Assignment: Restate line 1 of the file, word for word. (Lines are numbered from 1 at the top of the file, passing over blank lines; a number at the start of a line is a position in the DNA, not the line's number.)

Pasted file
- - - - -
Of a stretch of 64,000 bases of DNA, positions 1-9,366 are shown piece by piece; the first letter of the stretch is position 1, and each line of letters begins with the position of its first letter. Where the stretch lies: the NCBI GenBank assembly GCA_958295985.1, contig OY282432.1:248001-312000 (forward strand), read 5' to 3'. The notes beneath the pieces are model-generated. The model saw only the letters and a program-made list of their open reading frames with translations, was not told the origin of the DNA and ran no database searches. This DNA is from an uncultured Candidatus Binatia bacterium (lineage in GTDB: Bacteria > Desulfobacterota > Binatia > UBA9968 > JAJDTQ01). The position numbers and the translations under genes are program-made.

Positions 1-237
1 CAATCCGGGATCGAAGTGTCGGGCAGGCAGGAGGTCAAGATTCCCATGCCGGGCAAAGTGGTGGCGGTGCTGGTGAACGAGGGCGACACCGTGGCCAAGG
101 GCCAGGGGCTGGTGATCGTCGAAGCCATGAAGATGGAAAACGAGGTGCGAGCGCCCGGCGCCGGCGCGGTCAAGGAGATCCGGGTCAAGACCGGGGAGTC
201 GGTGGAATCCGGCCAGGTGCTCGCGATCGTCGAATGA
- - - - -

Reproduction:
Of a stretch of 64,000 bases of DNA, positions 1-9,366 are shown piece by piece; the first letter of the stretch is position 1, and each line of letters begins with the position of its first letter. Where the stretch lies: the NCBI GenBank assembly GCA_958295985.1, contig OY282432.1:248001-312000 (forward strand), read 5' to 3'. The notes beneath the pieces are model-generated. The model saw only the letters and a program-made list of their open reading frames with translations, was not told the origin of the DNA and ran no database searches. This DNA is from an uncultured Candidatus Binatia bacterium (lineage in GTDB: Bacteria > Desulfobacterota > Binatia > UBA9968 > JAJDTQ01). The position numbers and the translations under genes are program-made.